With Goode, the piano music of Beethoven is well served

January 30, 1993|By Stephen Wigler | Stephen Wigler,Music Critic

No American pianist is more closely associated with the music of Beethoven than Richard Goode. So it was no surprise that he devoted the first half of his recital last night at Smith Theater in Columbia's Candlelight Series to that composer, shedding much light on Beethoven's sonatas in D Major (opus 10, No. 3) and E Major (opus 109), and the opus 119 bagatelles.

The interpretive problem of the D Major Sonata is that the composer wrote an explosively dramatic first movement and a slow tragic one, following them with a courtly sounding minuet and finale. Most pianists play the first two movements in such a way that the last two sound trivial.

But Goode resisted the temptation to indulge in the drama of the opening allegro, presenting its explosions on a somewhat smaller scale than is the custom. He played the slow movement marginally faster than usual, breaking the flowing legato line with with expressive ejaculations in such a way that he prevented it from sounding like Schumann or Chopin. This was a performance that may have sacrificed qualities in the music that one may like to hear, but it made the sonata sound unusually coherent.

Goode was just as successful in the set of 11 tiny bagatelles, catching all their crazy touches of humor and glints of color. He is a pianist with a sense of whimsy that must closely approximate that of the composer, and he has the light touch necessary for putting it across.

Beethoven's opus 109 sonata was beautiful. This is a retrospective work -- in the sense that the music's center of gravity is its final movement -- and Goode played that movement, a set of variations filled with counterpoint, gloriously. He opened with a hymn-like statement of the theme, letting the subsequent variations emerge with simplicity, logic and a perpetually singing tone. There are grander ways to play Beethoven, but few that are as persuasive. It's a very good thing that this pianist is about to finish his recorded set of the sonatas for the Nonesuch label.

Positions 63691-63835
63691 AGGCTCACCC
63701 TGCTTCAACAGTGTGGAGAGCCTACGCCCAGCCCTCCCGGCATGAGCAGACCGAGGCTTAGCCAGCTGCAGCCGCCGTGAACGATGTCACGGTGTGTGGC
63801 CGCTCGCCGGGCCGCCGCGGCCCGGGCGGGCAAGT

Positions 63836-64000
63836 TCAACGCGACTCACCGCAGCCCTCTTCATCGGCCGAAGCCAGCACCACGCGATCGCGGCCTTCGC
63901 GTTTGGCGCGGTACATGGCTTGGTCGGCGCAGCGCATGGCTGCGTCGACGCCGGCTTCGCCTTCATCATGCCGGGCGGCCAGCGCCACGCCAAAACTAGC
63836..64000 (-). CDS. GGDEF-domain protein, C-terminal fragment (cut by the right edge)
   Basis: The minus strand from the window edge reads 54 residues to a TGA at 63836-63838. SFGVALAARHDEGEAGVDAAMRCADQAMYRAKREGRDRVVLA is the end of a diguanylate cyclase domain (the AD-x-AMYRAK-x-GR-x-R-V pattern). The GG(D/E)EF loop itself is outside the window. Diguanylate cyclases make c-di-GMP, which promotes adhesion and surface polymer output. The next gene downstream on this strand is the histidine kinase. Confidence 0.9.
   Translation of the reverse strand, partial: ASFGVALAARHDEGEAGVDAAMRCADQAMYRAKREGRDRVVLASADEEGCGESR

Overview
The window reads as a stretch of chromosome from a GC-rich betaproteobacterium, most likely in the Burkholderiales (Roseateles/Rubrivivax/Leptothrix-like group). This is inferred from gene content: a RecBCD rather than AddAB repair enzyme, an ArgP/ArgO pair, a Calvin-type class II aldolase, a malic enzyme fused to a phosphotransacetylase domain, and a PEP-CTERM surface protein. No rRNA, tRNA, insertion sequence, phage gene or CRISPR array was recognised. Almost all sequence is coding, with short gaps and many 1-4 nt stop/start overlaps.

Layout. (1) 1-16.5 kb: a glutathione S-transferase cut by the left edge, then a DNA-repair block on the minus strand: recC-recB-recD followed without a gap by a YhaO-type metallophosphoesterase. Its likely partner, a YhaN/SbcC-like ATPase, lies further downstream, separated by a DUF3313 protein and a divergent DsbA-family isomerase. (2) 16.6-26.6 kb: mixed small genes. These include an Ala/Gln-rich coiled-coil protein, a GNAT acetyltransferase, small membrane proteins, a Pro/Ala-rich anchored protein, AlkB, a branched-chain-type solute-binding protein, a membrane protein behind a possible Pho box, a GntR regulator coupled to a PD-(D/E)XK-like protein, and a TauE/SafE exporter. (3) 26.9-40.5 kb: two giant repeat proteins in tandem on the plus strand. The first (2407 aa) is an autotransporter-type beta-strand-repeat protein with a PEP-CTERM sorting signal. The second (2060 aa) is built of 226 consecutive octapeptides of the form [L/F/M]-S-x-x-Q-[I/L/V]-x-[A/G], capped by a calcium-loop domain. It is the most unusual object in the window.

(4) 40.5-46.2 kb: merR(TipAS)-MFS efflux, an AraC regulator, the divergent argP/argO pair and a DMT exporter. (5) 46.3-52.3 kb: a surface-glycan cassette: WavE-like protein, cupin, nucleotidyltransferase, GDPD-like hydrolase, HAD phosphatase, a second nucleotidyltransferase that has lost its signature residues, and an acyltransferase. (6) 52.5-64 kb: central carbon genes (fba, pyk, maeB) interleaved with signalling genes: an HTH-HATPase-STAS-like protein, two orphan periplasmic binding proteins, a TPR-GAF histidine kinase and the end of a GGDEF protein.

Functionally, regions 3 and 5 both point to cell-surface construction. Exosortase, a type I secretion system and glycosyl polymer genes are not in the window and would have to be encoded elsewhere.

His performance of Schubert's Sonata in D Major, which concluded the recital, made one wish that he would turn his attention in the studio to Schubert. The D Major is one of those great pieces that all too easily sounds boorish: a toccata-like first movement that can batter the listener senseless with its unceasing runs and a final movement that, with its naive yodeling melody, can begin to resemble Chinese water torture.

But Goode's masterly way of varying the music's pulse made the first movement sound properly heroic, and his sense of identification with Schubertian melody made one want the final movement to go on forever. The sublime second movement was charming and affecting, and the third movement surged with the energy Goode brings to almost everything he touches.

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